The fallout from Monday’s fire at the 41-storey Neo200 building on Melbourne’s Spencer Street continues, with information emerging that residents of the 60 buildings deemed to be at the “highest risk” due to deadly flammable cladding have not been notified for fear that arsonists and/or terrorists could target their buildings:
Stephen Raff, founder of Ace Body Corporate Management, said that wasn’t good enough.
He said residents and owners must be made aware.
“Yes it should be (public) – absolutely,” Mr Raff told Neil Mitchell.
“The government, both state and federal, have a responsibility here.
“This is not the owners’ responsibility or problem – they’ve bought in good faith and have bought a building that has substandard cladding and is putting lives at risk.”
Meanwhile, other apartments owners, whose buildings have been left off the government’s flammable cladding list, have subsequently found out that their buildings are infested:
A Melbourne apartment block recently found to have dangerous combustible cladding was not on the government taskforce’s audit list for assessment, and had to be privately assessed at a cost of $20,000.
The discovery has prompted concerns hundreds of similar buildings in Melbourne’s CBD could be in a similar situation, forcing residents to spend thousands employing fire engineers to determine the safety of their homes…
Cladding expert Sahil Bhasin, the general manager of Roscon, a company specialising in identifying building defects, said he believed realistically there were hundreds of buildings in Melbourne not on the audit list which were likely to have cladding…
The Greens want taxpayers to foot the bill for repairs:
Premier Andrews dismissed a proposal by Victorian Greens leader Samantha Ratnam to set up a $50 million cladding safety fund which would enable owners of apartments with dangerous cladding to get it replaced immediately at taxpayers’ expense, with the onus then on the state government recoup the cost from builders through legal avenues.
Whereas firefighters attending the 41-storey Neo200 building discovered international students living in crowded slum-like conditions, thus further endangering safety:
Firefighters found up to 10 beds crammed inside some two-bedroom apartments after a fire tore through a notorious tower in Melbourne’s CBD…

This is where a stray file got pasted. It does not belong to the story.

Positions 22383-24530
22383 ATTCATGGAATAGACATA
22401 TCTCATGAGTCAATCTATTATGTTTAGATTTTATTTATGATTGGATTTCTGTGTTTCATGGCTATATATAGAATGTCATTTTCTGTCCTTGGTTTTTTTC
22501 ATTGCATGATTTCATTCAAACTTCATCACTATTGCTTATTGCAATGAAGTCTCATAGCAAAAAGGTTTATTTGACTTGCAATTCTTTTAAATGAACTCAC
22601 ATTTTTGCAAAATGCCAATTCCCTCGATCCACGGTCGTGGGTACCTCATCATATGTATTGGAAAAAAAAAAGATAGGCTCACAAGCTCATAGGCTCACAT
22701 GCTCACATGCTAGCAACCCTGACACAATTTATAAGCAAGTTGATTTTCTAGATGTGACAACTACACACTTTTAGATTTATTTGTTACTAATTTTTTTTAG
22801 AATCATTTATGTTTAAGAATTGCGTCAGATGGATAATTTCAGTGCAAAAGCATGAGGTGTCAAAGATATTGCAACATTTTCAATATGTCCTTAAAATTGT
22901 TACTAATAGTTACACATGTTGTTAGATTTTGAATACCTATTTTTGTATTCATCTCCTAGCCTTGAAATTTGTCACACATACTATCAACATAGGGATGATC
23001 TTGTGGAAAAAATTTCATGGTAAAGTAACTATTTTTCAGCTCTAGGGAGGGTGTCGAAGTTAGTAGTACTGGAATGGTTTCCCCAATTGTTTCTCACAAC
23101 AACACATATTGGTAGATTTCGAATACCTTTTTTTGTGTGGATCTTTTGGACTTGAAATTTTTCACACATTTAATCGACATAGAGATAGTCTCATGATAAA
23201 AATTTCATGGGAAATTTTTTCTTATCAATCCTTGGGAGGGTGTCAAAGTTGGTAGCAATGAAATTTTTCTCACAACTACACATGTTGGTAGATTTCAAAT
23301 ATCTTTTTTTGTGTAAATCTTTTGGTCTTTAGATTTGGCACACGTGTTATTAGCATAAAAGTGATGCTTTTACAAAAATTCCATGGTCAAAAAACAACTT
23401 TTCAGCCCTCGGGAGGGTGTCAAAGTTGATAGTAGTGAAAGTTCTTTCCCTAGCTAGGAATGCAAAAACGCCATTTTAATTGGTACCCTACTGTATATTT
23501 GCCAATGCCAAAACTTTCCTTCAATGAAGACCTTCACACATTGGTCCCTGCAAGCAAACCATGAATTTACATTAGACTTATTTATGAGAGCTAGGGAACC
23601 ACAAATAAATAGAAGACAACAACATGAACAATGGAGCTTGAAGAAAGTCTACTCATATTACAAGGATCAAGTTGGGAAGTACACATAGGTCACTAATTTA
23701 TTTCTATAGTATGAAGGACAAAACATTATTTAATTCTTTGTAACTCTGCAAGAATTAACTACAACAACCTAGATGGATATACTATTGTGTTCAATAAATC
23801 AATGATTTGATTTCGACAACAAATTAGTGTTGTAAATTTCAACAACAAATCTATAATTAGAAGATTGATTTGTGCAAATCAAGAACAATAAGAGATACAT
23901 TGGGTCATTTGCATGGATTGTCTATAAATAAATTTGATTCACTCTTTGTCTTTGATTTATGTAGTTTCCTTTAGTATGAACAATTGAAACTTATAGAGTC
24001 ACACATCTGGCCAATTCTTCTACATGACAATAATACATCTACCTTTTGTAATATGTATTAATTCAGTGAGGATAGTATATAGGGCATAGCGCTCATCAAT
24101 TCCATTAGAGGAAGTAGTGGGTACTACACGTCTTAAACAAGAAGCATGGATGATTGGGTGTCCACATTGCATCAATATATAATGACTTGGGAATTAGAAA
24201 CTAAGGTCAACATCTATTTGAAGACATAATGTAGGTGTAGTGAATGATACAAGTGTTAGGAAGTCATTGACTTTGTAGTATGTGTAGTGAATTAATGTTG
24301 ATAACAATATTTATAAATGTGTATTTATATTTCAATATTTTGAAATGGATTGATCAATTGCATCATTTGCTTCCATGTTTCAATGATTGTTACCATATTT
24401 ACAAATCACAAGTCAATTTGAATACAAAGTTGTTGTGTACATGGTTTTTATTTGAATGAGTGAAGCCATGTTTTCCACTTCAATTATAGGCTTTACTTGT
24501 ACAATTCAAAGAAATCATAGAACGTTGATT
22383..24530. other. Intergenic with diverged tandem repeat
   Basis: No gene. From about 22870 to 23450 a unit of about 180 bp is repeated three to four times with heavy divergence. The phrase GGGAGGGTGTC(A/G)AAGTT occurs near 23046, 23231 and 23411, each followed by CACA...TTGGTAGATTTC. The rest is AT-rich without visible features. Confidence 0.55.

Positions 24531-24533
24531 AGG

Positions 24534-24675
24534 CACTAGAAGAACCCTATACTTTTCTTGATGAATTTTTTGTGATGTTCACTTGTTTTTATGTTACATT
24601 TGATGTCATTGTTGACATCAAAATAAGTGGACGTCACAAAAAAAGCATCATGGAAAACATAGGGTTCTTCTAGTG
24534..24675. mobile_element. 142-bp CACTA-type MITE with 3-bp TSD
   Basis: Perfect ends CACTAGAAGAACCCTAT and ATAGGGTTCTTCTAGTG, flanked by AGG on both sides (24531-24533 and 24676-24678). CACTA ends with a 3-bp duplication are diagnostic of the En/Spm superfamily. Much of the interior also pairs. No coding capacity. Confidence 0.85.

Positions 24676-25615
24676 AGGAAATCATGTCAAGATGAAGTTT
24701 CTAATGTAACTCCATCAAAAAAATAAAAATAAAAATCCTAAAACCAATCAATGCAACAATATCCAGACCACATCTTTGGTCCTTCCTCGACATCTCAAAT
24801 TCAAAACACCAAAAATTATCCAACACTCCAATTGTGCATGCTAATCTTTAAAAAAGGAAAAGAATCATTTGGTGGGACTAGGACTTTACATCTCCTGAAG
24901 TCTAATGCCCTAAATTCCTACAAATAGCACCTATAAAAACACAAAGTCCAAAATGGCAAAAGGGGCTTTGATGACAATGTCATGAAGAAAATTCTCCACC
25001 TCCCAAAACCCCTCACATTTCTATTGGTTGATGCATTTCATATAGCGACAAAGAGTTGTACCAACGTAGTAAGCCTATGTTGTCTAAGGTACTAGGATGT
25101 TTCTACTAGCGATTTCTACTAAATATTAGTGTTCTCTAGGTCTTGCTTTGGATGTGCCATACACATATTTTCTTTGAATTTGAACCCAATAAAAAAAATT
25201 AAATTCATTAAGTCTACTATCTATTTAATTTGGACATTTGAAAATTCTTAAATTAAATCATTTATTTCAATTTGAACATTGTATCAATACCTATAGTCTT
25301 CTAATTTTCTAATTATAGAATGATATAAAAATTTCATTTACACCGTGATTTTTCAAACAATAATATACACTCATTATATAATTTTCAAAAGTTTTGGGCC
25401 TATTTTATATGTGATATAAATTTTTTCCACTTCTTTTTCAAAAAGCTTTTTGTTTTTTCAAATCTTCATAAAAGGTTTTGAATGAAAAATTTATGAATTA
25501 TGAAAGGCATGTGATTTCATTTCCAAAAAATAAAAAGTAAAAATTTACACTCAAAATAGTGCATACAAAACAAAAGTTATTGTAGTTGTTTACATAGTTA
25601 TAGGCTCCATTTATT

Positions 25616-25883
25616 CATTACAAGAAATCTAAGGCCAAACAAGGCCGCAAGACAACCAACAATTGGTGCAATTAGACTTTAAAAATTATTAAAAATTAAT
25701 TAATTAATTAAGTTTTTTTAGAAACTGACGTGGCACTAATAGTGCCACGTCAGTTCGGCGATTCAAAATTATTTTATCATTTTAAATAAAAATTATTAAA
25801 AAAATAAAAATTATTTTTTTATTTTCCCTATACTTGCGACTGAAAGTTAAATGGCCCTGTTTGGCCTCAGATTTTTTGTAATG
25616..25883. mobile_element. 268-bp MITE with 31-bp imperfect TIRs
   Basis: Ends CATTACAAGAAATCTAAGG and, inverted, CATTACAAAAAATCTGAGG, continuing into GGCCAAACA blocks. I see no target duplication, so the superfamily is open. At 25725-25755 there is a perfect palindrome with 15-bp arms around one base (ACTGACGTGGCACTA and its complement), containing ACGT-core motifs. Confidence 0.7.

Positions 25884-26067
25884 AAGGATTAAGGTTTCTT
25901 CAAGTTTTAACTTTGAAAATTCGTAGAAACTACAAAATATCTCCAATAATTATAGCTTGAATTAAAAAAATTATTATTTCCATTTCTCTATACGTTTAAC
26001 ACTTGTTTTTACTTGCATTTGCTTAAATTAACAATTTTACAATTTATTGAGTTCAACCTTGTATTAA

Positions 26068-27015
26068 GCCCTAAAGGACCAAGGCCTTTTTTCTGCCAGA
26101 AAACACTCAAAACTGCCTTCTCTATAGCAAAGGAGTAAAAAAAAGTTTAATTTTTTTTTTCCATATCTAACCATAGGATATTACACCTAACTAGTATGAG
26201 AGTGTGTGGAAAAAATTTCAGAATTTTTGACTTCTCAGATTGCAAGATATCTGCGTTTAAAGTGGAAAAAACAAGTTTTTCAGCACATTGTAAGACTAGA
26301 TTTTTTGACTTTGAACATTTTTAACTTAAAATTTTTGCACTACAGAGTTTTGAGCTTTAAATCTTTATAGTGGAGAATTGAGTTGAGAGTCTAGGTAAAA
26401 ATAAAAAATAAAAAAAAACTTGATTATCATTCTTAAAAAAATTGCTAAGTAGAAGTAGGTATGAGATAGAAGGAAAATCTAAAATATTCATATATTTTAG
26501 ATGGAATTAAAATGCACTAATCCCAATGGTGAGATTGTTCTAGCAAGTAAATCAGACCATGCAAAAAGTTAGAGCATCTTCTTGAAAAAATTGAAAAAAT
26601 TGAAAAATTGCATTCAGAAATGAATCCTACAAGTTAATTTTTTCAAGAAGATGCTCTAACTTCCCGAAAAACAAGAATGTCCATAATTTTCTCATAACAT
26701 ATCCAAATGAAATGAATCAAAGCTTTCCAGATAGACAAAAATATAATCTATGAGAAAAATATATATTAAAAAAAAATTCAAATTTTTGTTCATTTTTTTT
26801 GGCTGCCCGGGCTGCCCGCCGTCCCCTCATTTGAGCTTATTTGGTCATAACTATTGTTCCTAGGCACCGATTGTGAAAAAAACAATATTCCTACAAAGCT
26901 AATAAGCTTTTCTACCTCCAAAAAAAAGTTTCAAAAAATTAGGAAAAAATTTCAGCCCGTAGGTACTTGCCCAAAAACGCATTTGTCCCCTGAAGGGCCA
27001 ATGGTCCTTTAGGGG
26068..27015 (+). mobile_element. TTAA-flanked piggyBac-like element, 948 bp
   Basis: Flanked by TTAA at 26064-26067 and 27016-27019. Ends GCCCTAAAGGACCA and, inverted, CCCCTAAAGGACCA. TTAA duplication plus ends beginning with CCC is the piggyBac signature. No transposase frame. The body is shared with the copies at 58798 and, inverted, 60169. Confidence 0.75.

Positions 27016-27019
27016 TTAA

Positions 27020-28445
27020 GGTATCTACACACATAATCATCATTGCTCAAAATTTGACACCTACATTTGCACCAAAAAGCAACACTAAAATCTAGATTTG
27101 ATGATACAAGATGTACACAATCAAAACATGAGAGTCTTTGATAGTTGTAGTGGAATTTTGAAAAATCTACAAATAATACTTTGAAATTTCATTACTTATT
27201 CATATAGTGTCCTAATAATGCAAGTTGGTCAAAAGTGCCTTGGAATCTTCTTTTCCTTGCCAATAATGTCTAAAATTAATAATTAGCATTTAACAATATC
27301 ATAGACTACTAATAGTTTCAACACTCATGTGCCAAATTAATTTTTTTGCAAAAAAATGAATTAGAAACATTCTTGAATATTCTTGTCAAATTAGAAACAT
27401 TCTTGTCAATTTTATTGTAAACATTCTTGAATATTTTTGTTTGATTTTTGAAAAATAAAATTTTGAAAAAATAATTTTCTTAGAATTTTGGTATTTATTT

Assistant Chief Fire Officer Trent Curtin said firefighters were hindered in their efforts to battle the blaze and evacuate residents due to overcrowding inside the complex…
Investigators believe the fire’s likely cause was a discarded cigarette that ignited combustible materials stored on the balcony…
“The council can check for overcrowding but they have to give warning … We know we have had beds in the stairwell [in the past]” The tower has a history of fires and overcrowding…
The Neo200 tower was rated a “moderate risk” in a statewide audit of buildings with combustible cladding that followed the Lacrosse fire.
So if the Neo200 building was deemed “moderate risk”, and yet caught alight from a cigarette, what does this say about those buildings deemed “high risk”?
Sadly, policy makers have allowed the building of hundreds of ‘slums in the sky’, all to feed the business lobby migrant consumers and workers, and our universities international students.
Meanwhile, the Coalition and business lobby have spent years rallying against “redtape” as if it is some sort impediment to business, rather than necessary rules and regulations meant to stop shoddy building practices, the use of dangerous building materials, and the use of apartments as over crowded slums.
The Lacrosse and Neo200 fires are a warning to us all that a disaster, like the Grenfell Tower in London, is only a matter of time.